Mitt Romney 2016
A certain wealthy man with good hair is doing very well in a meaningless poll.
Mitt Romney wasn’t a very good presidential candidate in 2008 or 2012 and insists he won’t run again in 2016. But, hey, people have heard of him. That’s the result of a worthless new poll.
TPM (“Mitt 2016? Romney Leads In Key Primary State Poll“):
The Purple Strategies poll placed Romney as the 2016 front-runner for the Republican nomination in New Hampshire with 25 percent of the vote. Sen. Rand Paul (R-KY) followed at 18 percent, and New Jersey Gov. Chris Christie ranked third at 17 percent.
Romney has emphatically stated that he won’t run for president again in 2016. But that hasn’t stopped the speculation. “You know what a lot of them say to me? I think we need Mitt back,” a GOP operative told BuzzFeed earlier this month of some top Republican donors.
Among the Democratic field, Hillary Clinton sat comfortably in the lead with 68 percent of the vote. Sen. Elizabeth Warren (D-MA) was the only other candidate who earned more than a 10 percent share at 13 percent.
Traditionally, Republicans nominate the candidate whose “turn” it is. Typically, it’s the guy who came in second or was the vice presidential nominee the last go-round. But Romney won in a runaway in 2012, with Rick Santorum coming in a very distant second, garnering a mere 20 percent of the vote. And Paul Ryan’s stature would seem to have been diminished rather than enhanced by his showing as the second banana.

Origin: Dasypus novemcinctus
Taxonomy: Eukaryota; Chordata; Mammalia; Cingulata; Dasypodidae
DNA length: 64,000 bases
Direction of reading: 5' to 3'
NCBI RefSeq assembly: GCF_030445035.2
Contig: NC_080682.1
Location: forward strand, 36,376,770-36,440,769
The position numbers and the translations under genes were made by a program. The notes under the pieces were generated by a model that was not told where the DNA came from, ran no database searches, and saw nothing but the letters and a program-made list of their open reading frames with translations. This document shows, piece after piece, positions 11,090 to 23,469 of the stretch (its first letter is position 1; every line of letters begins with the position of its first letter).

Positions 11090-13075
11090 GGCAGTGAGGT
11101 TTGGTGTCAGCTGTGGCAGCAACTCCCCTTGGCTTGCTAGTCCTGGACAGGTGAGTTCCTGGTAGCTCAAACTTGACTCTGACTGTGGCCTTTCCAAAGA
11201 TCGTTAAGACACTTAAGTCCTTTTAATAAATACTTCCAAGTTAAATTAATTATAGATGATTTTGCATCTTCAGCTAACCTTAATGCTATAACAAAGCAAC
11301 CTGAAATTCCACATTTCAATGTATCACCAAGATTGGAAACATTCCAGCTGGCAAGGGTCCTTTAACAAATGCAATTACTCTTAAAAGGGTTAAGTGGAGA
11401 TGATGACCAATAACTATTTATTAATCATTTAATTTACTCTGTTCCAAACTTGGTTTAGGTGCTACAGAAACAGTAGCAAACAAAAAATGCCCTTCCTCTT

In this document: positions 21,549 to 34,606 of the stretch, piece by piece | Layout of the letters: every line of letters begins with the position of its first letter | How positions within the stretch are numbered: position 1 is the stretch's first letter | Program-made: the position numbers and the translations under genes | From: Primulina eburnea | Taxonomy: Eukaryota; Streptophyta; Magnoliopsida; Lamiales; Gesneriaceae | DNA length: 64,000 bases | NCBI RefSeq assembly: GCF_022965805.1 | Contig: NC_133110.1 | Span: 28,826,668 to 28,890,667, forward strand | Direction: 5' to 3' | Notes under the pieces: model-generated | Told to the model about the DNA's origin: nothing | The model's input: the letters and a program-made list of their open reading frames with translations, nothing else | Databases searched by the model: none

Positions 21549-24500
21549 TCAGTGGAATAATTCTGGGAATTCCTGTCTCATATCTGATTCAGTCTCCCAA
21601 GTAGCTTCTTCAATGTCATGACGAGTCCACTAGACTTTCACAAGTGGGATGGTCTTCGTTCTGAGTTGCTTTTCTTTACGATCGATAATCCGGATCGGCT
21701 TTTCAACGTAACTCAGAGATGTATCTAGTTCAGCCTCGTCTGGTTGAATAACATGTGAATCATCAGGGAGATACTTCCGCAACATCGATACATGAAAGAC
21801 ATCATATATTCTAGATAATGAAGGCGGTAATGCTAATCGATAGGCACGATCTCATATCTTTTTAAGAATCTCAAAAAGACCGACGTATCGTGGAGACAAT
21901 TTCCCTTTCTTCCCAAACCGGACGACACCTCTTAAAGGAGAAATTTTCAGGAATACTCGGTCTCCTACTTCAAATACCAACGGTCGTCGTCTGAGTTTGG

But Romney redux? That seems impossible in today’s environment. Even if he wanted it and his wife were willing to endure the grueling process yet again—and there’s no evidence or either—those who lose in the general election are damaged goods. Neither party has nominated a failed presidential nominee as second time since Richard Nixon in 1968. And it’s been even longer since a failed vice presidential nominee got a shot at the top spot, unless you count Walter Mondale in 1984; I don’t, since he’d won the first time out and was therefore a former vice president.
Most likely, then, 2016 will be like 2000, when a candidate who’d never run before will emerge as the winner. Indeed, with the exception of desperation runs by Pat Buchanan and Steve Forbes that went nowhere, the whole field were first-time candidates. That could well happen again.